Global technology companies like Amazon (whose headquarters in Clausen are pictured), Google, Appel and Facebook, could face an EU tax of between 2 and 6% says Bruno Le Maire.
Photo: Mike Zenari
Le Maire on tech tax; Trump on trade war; Italian elections - headlines for the EU and Luxembourg
Tech tax, trade war tweet and Italian elections – the headlines for Monday morning.
Le Maire says tech tax will be close to 2%
French finance minister Bruno Le Maire revealed on Sunday that the European Union is indeed planning a tax on global technology companies. Speaking to Le Journal du Dimanche, Le Maire said the European directive, which will be unveiled in the coming weeks, “will be a considerable step.” He has suggested that the tax could range from between 2 and 6%. “It will be closer to 2 percent than 6 percent.” Le Maire said that the tech giants understand that the current situation was untenable and that there was growing resistance, even in Ireland and Luxembourg, to allowing them to take advantage of low tax rulings. “It’s a starting point,” he said. “I prefer a text that will be implemented very quickly rather than endless negotiations. We will fine tune it later”.
Now Trump threatens EU car makers
U.S. President Donald Trump stepped up his rhetoric on a possible trade war with the European Union over the weekend when he threatened to impose higher tariffs on EU car imports. “If the E.U. wants to further increase their already massive tariffs and barriers on U.S. companies doing business there, we will simply apply a Tax on their Cars which freely pour into the U.S.,” he tweeted. His statement was a response to Jean-Claude Juncker’s suggestion to impose taxes on the import into the EU of bourbon, Levi’s and Harley-Davidson, which the commission president had unveiled as the bloc’s response to Trump’s planned steel tariffs.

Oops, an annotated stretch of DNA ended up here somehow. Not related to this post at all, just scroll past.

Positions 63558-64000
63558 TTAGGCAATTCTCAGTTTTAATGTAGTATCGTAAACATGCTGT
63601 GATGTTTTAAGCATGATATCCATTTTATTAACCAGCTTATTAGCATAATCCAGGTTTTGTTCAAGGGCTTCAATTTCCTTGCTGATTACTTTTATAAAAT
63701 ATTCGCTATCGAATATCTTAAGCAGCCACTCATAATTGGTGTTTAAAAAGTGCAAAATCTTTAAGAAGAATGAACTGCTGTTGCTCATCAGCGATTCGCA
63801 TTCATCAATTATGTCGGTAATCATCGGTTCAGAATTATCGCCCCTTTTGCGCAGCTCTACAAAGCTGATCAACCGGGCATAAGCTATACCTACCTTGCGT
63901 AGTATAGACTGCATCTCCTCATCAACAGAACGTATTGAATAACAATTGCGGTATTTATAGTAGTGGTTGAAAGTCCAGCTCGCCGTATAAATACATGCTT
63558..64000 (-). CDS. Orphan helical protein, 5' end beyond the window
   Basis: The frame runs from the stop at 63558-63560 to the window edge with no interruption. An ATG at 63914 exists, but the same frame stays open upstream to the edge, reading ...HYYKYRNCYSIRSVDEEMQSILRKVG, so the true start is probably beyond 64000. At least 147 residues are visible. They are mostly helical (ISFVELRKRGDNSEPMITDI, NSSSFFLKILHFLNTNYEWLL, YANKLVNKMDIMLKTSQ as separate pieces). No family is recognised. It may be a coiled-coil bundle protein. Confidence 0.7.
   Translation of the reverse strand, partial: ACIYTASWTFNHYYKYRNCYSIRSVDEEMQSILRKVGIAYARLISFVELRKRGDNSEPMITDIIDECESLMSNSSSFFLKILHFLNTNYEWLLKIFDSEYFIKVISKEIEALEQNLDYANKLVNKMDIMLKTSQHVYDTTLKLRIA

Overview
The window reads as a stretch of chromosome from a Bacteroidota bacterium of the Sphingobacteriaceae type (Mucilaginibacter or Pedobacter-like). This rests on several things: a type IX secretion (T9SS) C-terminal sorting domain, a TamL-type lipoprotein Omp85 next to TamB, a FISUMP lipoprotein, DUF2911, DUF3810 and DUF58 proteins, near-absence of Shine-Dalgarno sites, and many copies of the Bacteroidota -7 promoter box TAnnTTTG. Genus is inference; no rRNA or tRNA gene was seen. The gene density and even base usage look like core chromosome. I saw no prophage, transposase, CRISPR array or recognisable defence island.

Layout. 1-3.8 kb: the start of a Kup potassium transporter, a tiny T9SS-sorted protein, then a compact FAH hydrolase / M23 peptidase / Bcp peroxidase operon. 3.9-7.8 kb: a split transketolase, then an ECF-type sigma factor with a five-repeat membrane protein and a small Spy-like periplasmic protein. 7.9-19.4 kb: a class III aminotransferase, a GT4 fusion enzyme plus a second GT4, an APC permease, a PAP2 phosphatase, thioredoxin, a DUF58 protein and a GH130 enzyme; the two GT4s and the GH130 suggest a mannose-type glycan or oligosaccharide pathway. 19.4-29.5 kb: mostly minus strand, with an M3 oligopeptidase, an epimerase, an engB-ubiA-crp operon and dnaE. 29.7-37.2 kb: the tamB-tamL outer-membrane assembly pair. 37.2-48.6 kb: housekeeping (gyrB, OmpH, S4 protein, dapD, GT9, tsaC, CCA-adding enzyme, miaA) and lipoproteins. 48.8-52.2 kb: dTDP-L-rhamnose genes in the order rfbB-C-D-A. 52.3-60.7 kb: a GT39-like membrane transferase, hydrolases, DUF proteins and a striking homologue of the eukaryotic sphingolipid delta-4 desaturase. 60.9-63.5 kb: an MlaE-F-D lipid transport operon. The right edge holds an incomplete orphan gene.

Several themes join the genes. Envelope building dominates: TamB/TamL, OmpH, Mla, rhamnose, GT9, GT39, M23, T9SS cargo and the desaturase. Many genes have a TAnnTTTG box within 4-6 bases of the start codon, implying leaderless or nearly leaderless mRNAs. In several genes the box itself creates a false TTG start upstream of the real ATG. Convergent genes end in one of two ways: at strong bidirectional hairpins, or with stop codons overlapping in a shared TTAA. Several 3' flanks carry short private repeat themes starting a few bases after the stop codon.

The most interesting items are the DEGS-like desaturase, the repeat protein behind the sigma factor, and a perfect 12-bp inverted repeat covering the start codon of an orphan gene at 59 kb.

Italy heading for hung parliament
Italian voters have given “the European Union a new headache to deal with” according to Reuters, as a hung parliament looks likely after Sunday’s parliamentary elections. Earlier in the day EU leaders had breathed a sigh of relief when the German SPD party voted in favour of a grand coalition that keeps chancellor Angela Merkel in charge. But voters in the EU’s third largest economy have seemingly flocked “to anti-establishment and far-right parties in record numbers” leading to potential new political gridlock.